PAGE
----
I have recently started looking at using a PHP microframework to build a simple REST API for an app I’m working on. I was looking for something well supported/documented which would be easy to integrate with Doctrine 2. I’d heard good things about Slim 2 so thought I would check out the new version and maybe write a bit about it.
To jump straight to my final code you can checkout the example here.
Akrabat has already created a Slim 3 Skeleton App so I decided to use that as my starting point. As a bonus it comes with Twig and Monolog setup and ready to go too. Once you have created a new project using the skeleton app you can install Doctrine 2.
That will install doctrine 2 and its dependencies.
Inside the app/settings.php file append your Doctrine 2 configuration and adjust the connection details to your own settings.
Command Line Tools
Doctrine 2 has comes with various command line tools that are quite helpful during development. To use these we create a cli-config.php file which will register the EntityManager with the console. This file should live in the root directory of our app but as of Doctrine 2.4 it can be in a sub directory called config. The content of my config file is below.
You can now see what tools are available by running this command.
Two commands I use a lot during development are
These tools are only really for development use though and should not be run on a live production server for obvious reasons. I ran the create command to generate the necessary tables based on my entities in the entity path. For the purpose of this demo I just have the one below.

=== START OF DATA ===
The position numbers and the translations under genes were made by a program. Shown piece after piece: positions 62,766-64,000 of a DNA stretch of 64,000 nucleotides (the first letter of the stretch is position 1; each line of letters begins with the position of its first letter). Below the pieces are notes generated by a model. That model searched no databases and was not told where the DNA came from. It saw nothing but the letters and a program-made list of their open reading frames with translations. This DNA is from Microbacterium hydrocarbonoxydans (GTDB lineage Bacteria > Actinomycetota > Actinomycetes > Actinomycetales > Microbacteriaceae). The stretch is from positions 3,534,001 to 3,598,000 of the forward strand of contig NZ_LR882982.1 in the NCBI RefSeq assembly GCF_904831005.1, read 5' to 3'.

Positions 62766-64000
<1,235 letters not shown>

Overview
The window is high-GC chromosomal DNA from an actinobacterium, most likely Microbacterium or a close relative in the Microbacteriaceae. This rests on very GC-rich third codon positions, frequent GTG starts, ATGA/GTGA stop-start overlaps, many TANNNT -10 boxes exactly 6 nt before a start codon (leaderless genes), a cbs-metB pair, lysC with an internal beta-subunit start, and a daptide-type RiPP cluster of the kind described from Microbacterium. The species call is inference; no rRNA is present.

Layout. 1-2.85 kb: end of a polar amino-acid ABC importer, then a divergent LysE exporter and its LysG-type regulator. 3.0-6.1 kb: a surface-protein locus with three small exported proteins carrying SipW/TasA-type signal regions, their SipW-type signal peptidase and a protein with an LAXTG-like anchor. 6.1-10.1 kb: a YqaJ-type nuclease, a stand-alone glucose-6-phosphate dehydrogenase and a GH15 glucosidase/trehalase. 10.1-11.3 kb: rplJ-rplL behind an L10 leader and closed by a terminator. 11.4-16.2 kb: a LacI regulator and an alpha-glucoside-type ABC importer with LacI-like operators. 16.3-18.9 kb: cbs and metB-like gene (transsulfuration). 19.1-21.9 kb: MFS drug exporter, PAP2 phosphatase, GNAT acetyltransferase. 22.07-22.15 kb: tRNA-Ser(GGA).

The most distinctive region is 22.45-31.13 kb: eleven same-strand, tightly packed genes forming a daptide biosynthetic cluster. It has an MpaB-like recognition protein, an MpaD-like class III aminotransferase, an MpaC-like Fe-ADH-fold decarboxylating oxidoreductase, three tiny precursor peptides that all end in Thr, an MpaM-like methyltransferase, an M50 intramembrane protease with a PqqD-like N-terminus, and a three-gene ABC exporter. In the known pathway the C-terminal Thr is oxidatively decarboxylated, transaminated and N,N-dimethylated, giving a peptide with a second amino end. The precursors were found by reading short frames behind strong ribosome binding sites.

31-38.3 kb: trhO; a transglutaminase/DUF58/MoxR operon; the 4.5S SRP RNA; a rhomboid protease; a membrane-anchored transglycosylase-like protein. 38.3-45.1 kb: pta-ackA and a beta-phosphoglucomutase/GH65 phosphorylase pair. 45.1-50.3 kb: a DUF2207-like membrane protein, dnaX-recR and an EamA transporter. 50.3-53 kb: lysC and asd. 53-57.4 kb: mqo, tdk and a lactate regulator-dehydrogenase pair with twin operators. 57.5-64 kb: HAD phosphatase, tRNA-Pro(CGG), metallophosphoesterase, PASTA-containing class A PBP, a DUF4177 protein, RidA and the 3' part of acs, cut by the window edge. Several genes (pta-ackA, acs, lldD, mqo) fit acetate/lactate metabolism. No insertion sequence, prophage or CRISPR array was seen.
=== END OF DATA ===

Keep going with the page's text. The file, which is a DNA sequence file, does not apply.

If you are wondering why I specified a character length on my columns it’s because I am using MySQL.
I’ll leave it to you to add some dummy records into the table :)
Now that we have Doctrine 2 configured and access to the command line tools we can start to integrate it to our app. The first step is to setup a service container for Doctrine 2 EntityManager in the app/dependencies.php file.
Slim 3 ships by default with a DI container that extends Pimple which I think is fine for the basic needs on my project. However, I have read over the last few months Shameer C, Julian Gut and Akrabat have been eager to replace this with their own choice of DI container. You should read about why in the links above. Make your own choice :)
Establish some routes
My basic API needed to do two things intially - return a list of photo resources and a single photo resource based on a slug.
Am I done yet?
Well very nearly. At this point I could just have injected the EntityManager direct into my controller similar to how Twig and Monolog are in the skeleton app examples…
…and then requested photos directly from inside the controller.
Although this works fine, I and many others would generally advise against this approach.
It is not good practice to fetch data through accessing the EntityManager directly in a controller. Controllers should be skinny and that type of application logic should be called through services. Since I am developing a REST API I abstracted this code out into separate resource classes. After all the nature of a REST architecture is that everything is a resource.
I took inspiration from A.Sharif who follows this approach in his post on integrating Doctrine 2 and Slim version 2. After having already written this post I then came across the Slim REST API (Slim 2) which goes one step further and abstracts out the relevant code to interact with EntityManager into a related service class which removes the dependency on EntityManager from the resource class.
To save time injecting the EntityManager into each resource I make I made an abstract resource class app/AbstractResource.php with the following contents. Each resource I make from now on can extend this class.
Below is my resource class for photo which extends the abstract resource.
Below is the controller I have to access photos. All it does it interact with the resource to get data and return a JSON response.
Given these changes I now update my action factory for the Photo controller in the dependencies like so.
Now I’m done
Well like most good developer blog posts I’ve finished before actually getting started. You can view my example here. It’s up to you now to go off and carry on building your lightweight Slim 3 app using Doctrine 2. I’m off to pick some fresh tea leaves.